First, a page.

And make sure you check out the merchandise. One of my daughters accompanied me to the preview, and I pointed out several things that would be excellent Christmas presents for me — the coffee mug, the cookie jar, the baseball hat, etc. (My children always ask and are annoyed when I can’t come up with suggestions for them.) There’s also a pretty good chance my almost-1-year-old granddaughter will be getting a Hugsie stuffed penguin.

Get your tickets here

The Friends Experience is located in The Gateway, at 16 N. Rio Grande, Salt Lake City.

Tickets are $26.50, and are available at FriendsTheExperience.com.

(Photo courtesy of NBC) Ross (David Schwimmer), Phoebe (Lisa Kudrow), Joey (Matt LeBlanc), Monica (Courteney Cox), Chandler (Matthew Perry) and Rachel (Jennifer Aniston) celebrated Thanksgiving in nine different episodes of "Friends."

Took a while to win me over

I was not an immediate “Friends” fan. Way back in 1994, I did not give the then-new sitcom a particularly good review. I didn’t hate it, but I did sort of damn it with faint praise: “Oh, it’s OK. But it’s certainly nothing to get excited about.”

I maintain to this day that the pilot episode of “Friends” wasn’t great. It suffered from the not-uncommon ailment of trying to introduce six main characters and be funny at the same time. And critics only got to see one episode before we wrote our reviews.

I could’ve been more wrong, I suppose. After the initial appearance by the cast and producers before members of the Television Critics Association, one grumpy old TV critic loudly opined, “They’ll write out two of those characters by Christmas, and it still won’t work.”

FILE - This Sept. 22, 2002 file photo shows "Friends," castmembers, from left, David Schwimmer, Lisa Kudrow, Matthew Perry, Courteney Cox Arquette, Jennifer Aniston and Matt LeBlanc after the show won outstanding comedy series at the 54th Annual Primetime Emmy Awards in Los Angeles. Castmembers of the popular show have announced that five fans will get a chance to watch the reunion taping live. The sweepstakes offer is being presented by The All In Challenge and all proceeds will go to No Kid Hungry, Meals on Wheels and America’s Food Fund, which benefits Feeding America and World Central Kitchen. The minimum bid is $10. (AP Photo/Reed Saxon, File)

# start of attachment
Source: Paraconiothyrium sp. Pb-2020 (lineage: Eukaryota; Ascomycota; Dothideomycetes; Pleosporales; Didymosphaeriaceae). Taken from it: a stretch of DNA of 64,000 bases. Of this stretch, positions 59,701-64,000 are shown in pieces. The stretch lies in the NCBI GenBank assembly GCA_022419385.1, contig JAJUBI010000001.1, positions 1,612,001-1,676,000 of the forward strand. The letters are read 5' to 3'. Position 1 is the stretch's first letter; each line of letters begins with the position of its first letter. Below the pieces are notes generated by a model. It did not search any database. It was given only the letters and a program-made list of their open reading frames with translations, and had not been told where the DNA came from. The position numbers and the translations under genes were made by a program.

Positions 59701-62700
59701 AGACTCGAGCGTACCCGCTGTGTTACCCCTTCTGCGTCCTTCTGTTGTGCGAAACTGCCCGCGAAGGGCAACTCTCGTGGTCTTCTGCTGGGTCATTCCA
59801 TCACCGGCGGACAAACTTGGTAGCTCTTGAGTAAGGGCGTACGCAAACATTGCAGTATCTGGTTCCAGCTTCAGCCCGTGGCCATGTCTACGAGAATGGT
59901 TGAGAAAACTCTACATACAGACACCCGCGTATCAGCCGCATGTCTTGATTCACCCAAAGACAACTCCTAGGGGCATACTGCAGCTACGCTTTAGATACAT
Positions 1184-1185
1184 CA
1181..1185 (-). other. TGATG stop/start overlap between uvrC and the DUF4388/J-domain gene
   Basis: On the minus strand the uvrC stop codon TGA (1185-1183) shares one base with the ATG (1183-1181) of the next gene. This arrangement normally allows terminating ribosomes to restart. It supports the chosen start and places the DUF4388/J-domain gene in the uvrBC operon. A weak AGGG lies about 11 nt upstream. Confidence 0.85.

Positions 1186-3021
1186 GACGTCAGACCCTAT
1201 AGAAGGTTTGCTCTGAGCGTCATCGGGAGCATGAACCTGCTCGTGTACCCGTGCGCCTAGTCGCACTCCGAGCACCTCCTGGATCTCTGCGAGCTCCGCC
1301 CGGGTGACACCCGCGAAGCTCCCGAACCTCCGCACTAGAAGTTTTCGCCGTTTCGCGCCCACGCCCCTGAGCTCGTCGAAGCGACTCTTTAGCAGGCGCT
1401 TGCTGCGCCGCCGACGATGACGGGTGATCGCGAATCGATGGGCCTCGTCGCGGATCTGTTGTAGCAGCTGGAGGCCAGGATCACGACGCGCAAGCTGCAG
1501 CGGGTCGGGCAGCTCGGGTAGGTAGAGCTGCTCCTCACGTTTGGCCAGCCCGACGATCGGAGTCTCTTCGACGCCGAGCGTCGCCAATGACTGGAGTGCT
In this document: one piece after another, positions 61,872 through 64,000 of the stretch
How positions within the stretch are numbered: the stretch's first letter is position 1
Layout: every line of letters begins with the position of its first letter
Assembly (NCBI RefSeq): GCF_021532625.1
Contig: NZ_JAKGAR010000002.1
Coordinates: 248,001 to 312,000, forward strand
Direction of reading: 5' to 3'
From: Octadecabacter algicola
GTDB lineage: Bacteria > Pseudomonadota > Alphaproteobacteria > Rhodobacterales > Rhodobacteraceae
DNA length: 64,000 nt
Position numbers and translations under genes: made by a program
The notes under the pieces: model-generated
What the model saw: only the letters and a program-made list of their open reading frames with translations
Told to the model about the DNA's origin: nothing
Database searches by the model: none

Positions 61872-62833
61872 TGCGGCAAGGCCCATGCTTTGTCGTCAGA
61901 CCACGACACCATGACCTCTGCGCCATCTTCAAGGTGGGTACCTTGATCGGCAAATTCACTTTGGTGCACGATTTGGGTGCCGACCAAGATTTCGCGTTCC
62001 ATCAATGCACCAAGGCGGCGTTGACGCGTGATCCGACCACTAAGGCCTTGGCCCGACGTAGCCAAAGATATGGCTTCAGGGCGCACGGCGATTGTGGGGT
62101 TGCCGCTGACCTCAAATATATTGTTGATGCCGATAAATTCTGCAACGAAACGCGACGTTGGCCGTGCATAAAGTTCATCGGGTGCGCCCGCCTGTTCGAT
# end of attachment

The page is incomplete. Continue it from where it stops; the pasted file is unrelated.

Matthew Perry made fun of me

Early in the run of “Friends” — I believe it was January 1995 — the cast returned for another appearance at the TCA press tour. The show was a huge hit by then, and a hot topic for TV critics.

I wanted to know when Aniston, Cox, LeBlanc, Perry and Schwimmer realized that “Friends” was not only a hit but something special. Particularly because all the cast members had been in far less successful, quickly canceled shows before “Friends.”

That list includes Aniston in “Molloy” (canceled after five episodes), and “Ferris Bueller” (13 episodes); Cox in “Misfits of Science” (16 episodes); Perry in “Second Chance” (nine episodes) and “Boys Will Be Boys” (12 episodes); LeBlanc in “Top of the Heap” and “Vinnie & Bobby” (seven episodes each); and David Schwimmer in “Monty” (six episodes). Only Kudrow had never been a regular in a TV series that quickly bombed, because, before “Friends,” she had never been a regular in a TV series.

Anyway … I had what I thought was a good question in my head, but it didn’t come out very well. Something like, “You were all in shows that bombed. When did you know ‘Friends’ was different?”

“Well,” Perry replied, “I suppose all your TV columns are perfect.”

He got a big laugh. Including from me.